The memory section has two of its own sub-sections. The first part consists of a series of letters that the test taker is asked to memorise. After a few seconds, the letters disappear, and the candidate must choose the identical sequence. There are ten questions in the first part. The second part is also ten questions but includes matrices rather than letters. These matrices are presented one after the other with a coloured square in one of the matrices. After all of the matrices are off the screen, a handful of grids will appear. One of these grids accurately combines the patterns depicted in the previous matrices.
- Numerical Reasoning Skills
The numerical skills section has a total time limit of fifteen minutes. Similar to the memory section, there are two parts to the numerical skills section. The first part evaluates the test taker’s data interpretation abilities. Each question is partnered with graphs, tables, and figure which the candidate must analyse and apply to the multiple-choice questions. The data interpretation sub-section has fifteen questions. The next sub-section is basic mathematical skills. The questions probe at the candidate’s proficiency with the four basic operations (subtraction, addition, division, multiplication) and the candidate’s ability to calculate a resolution quickly and accurately. There are twelve questions in the second part of the Royal Air Force test.
- Spatial Reasoning
The spatial reasoning section is also split into two parts that make up a total of twenty questions. The first part appraises the test taker’s capacity to understand 2D orientation. The candidate will be presented with a series of random objects that, when combined, make a complete shape. The second part is similar, but with 3D shapes. During this three-minute sub-section, the candidate will view a handful of shapes from a variety of perspectives. Then, they must choose from a series of options which of the choices illustrate the same shape, but from a different point of view. It is important that the test taker’s answer is not a different shape.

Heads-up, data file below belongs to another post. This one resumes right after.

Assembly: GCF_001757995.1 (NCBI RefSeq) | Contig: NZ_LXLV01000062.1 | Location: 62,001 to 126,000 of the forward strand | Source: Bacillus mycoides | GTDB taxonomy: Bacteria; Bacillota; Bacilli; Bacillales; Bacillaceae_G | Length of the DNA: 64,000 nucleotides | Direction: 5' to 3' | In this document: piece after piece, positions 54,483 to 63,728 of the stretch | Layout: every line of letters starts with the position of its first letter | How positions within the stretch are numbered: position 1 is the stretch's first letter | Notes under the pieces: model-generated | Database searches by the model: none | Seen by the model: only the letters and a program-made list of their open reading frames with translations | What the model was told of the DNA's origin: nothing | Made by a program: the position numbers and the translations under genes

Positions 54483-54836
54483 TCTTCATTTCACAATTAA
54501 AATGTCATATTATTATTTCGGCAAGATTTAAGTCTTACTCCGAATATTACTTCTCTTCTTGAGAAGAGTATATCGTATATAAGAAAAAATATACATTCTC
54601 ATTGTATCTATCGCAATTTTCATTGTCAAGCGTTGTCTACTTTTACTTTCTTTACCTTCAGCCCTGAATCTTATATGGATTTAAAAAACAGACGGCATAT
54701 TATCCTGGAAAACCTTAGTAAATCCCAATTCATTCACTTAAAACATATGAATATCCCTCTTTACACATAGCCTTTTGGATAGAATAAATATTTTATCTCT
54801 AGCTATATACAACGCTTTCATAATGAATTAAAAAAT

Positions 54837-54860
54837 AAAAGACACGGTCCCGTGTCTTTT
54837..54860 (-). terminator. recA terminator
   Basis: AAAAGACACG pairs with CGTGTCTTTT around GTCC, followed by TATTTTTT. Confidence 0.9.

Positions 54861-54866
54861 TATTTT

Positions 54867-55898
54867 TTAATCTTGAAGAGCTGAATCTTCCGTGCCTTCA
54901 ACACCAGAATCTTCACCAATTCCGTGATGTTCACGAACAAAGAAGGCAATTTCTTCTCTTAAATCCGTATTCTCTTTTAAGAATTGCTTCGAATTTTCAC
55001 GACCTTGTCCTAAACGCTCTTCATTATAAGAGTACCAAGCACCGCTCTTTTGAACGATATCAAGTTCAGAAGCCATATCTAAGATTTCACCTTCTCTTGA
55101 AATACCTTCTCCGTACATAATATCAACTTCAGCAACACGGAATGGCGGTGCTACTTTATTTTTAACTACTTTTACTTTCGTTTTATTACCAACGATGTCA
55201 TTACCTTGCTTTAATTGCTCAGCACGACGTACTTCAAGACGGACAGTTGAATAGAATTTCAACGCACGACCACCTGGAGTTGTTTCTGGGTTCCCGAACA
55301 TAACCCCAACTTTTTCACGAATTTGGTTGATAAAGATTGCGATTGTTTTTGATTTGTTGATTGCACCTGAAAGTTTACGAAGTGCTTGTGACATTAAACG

- Verbal Reasoning
The verbal reasoning section is a fifteen-minute section with multiple-choice questions. This section involves the use of brief passages. These passages will discuss a random topic followed by a handful of questions. There are twenty total questions. The results of the verbal reasoning section inform the Royal Air Force of the candidate’s ability to understand and follow written instructions.
- Work Rate